Woman celebrating pregnancy

Pregnancy brings about many changes to a woman’s body. In one study which observed 221 women attempting to conceive, 60 percent of them experienced common pregnancy symptoms five to six weeks after the first day of their last menstrual period; by the eighth week, this figure had risen to 90 percent1. The following are 10 early pregnancy symptoms that you may experience. Keep in mind, however, that these symptoms are not always conclusive as indicators of pregnancy.

  1. Implantation bleeding. Sometimes referred to as spotting, implantation bleeding is light bleeding that typically occurs at the time that the fertilized egg attaches itself to the uterus. This process is known as implantation. Implantation takes place around 6-12 days after conception1. Thus, bleeding may occur within the first 12 weeks of pregnancy1.

  2. Missed period. This is one of the pregnancy symptoms most immediately associated with pregnancy. However, it can be difficult to evaluate as a pregnancy symptom. Some women have irregular menstrual cycles, and therefore experience prolonged spans of time without menstruating that are unrelated to pregnancy2

  3. Breast changes. Due to hormonal changes, your breasts may feel tingly, tender, or even sore2, 3. You may even notice an increase in the size of your breasts. While the discomfort tends to decrease after the first trimester, breast growth may continue throughout the pregnancy2.

  4. Nausea and vomiting. Often referred to as “the morning sickness,” this may actually occur at any time of the day3, usually from the 8th through to the 12th weeks of pregnancy. Some women may experience nausea without vomiting. Others might never experience these pregnancy symptoms throughout the duration of the pregnancy.

  5. Fatigue. Along with the changes in your breasts, the increased levels of progesterone in your body may make you feel tired and sleepy2. This symptom may begin to occur as early as one week after conception.

  6. Mood swings. If you tend to have premenstrual syndrome, you are likely to also experience sharp mood swings during pregnancy. This is combined with your emotions fluctuating rapidly and intensely between happiness, irritability, or even depression3. If you have trouble sleeping, suffer from mood swings, or experience changes in eating habits for extended periods (more than 2 weeks), please consult your healthcare provider. Your mental health is just as important as your physical health.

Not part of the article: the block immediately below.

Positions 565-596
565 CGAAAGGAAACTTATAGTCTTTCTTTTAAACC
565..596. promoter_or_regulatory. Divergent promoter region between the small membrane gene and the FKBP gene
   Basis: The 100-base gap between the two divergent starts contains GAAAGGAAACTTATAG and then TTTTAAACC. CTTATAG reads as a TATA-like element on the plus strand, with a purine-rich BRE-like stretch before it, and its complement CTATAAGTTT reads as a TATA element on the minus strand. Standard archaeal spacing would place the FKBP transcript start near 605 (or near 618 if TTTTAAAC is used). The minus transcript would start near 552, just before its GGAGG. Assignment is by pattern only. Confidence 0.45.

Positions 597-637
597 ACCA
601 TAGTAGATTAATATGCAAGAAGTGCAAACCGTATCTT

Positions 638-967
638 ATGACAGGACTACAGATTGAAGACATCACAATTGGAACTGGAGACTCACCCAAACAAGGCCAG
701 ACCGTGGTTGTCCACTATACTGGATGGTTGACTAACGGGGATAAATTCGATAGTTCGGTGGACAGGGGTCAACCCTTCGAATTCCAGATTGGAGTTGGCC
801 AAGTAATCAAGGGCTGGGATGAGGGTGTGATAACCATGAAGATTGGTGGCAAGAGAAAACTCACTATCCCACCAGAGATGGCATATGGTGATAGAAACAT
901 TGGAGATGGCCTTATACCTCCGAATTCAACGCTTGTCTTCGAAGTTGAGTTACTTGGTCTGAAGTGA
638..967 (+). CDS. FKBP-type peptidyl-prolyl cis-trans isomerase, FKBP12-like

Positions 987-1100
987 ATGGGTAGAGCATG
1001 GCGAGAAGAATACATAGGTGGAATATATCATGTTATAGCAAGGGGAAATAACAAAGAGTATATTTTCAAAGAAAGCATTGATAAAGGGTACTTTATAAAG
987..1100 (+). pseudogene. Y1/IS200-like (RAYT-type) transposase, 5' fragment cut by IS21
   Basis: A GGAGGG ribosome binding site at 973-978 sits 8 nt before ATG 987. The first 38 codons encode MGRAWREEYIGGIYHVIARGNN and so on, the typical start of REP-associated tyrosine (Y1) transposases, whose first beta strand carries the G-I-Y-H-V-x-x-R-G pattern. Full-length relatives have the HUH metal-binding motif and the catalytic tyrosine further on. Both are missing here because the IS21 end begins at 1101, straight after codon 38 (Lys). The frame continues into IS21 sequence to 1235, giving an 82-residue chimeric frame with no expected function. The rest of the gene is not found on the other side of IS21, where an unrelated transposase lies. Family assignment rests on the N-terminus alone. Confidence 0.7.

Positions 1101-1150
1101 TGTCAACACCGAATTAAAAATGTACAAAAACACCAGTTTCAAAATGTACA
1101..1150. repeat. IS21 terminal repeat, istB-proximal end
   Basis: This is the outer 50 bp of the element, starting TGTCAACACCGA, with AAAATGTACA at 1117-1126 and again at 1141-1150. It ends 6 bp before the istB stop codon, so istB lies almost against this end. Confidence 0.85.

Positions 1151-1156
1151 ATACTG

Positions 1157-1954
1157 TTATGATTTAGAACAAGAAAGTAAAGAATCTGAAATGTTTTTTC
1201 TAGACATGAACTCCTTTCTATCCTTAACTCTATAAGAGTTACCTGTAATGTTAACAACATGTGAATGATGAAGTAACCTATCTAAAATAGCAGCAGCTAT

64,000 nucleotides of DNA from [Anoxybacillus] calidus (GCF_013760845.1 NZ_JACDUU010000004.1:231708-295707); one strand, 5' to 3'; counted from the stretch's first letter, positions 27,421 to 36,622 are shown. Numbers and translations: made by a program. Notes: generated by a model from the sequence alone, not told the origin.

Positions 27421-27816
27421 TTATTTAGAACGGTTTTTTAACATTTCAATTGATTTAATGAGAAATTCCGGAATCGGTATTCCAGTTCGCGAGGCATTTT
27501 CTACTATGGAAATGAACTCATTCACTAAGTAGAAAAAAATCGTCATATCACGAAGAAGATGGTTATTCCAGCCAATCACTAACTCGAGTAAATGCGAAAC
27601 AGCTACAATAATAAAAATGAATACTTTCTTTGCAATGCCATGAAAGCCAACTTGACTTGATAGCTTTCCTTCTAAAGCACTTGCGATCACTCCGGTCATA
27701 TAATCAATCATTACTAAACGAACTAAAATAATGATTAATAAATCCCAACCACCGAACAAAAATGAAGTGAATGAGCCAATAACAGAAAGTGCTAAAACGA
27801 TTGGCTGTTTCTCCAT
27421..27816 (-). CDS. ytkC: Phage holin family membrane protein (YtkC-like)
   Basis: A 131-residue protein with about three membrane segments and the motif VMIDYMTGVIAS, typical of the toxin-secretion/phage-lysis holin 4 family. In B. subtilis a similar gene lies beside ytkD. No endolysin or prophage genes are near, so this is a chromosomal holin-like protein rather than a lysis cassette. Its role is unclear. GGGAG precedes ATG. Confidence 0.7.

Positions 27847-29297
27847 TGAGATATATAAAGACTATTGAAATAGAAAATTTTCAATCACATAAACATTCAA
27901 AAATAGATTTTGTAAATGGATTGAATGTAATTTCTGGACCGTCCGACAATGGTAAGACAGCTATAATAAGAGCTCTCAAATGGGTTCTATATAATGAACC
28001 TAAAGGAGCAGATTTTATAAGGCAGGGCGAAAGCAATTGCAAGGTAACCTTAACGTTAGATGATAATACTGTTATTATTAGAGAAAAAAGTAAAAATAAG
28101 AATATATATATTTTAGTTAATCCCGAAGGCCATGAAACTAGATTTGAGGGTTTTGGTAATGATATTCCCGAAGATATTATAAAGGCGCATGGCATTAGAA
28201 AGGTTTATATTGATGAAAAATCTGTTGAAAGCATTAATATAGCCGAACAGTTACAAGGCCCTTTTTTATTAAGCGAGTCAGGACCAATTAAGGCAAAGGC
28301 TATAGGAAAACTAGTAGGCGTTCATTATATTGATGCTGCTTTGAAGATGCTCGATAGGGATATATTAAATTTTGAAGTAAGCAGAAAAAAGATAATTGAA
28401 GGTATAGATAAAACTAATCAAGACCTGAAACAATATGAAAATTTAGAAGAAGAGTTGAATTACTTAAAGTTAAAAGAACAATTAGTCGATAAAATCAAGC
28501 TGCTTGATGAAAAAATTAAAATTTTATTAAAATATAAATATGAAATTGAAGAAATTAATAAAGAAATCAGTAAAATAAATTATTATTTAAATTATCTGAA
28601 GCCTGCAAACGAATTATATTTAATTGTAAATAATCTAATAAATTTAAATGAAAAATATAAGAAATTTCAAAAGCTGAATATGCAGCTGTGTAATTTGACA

7. Headaches. Another one of the more common pregnancy symptoms you may experience is headaches. These tend to occur in the first trimester4.

  8. Food cravings and/or aversions. Increased hormone levels may also make you more sensitive to certain odors2. This might make you crave certain foods or develop a distaste for others. These cravings and aversions may change throughout the course of the pregnancy or last its entire duration.

  9. Frequent urination. In pregnancy, a woman’s body produces more blood. This means that the kidneys will have more fluids to process and more waste to flush out of the body. Thus, resulting in more frequent urination5.

  10. Skin changes. Another one of the more common pregnancy symptoms is changes to your skin. What is usually called the “pregnancy glow” is caused by your skin stretching and increased blood-flow. This will make your skin appear flushed. Hormonal changes also cause the body to produce more melanin or skin pigmentation6. However, some women may also develop chloasma, or uneven yellowish or brownish patches on their faces3. Most of these changes should go away after delivery3.

Other common symptoms of pregnancy include constipation, lower back pain, and mild pelvic pain. However, as previously mentioned, these symptoms aren’t always surefire signs of pregnancy. If you think you might be pregnant, you may want to take a home pregnancy test or check with your doctor for confirmation and further tests.

 

REFERENCES:

1. A prospective study of the onset of symptoms of pregnancy. Sayle AE, Wilcox AJ, Weinberg CR, Baird DD. Journal of Clinical Epidemiology. 2002;55(7):676. Accessed 19 August 2020 from:
https://pubmed.ncbi.nlm.nih.gov/12160915/

2.“Symptoms of pregnancy: What happens first.” Mayo Clinic. Accessed 09 August 2020 from:
https://www.mayoclinic.org/healthy-lifestyle/getting-pregnant/in-depth/symptoms-of-pregnancy/art-20043853

3. Ben-Joseph, Elana Pearl. “10 Things That Might Surprise You About Being Pregnant.” Nemours KidsHealth. Accessed 09 August 2020 from:
https://kidshealth.org/en/parents/pregnancy.html?WT.ac=ctg#catpregnancy

4.“What are some common signs of pregnancy?” Eunice Kennedy Shriver National Institute of Child Health and Human Development. Accessed 09 August 2020 from:
https://www.nichd.nih.gov/health/topics/pregnancy/conditioninfo/signs

5.“Stages of pregnancy.” Office on Women’s Health. Accessed 09 August 2020 from:
https://www.womenshealth.gov/pregnancy/youre-pregnant-now-what/stages-pregnancy

6.“Early Signs of Pregnancy.” Pregnancy to Parenting Australia. Accessed 10 August 2020 from:
https://www.pregnancyparenting.org.au/pregnancy/early-signs-pregnancy

7. "hCG test.” Healthdirect Australia. Accessed 10 August 2020 from:
https://www.healthdirect.gov.au/hcg-test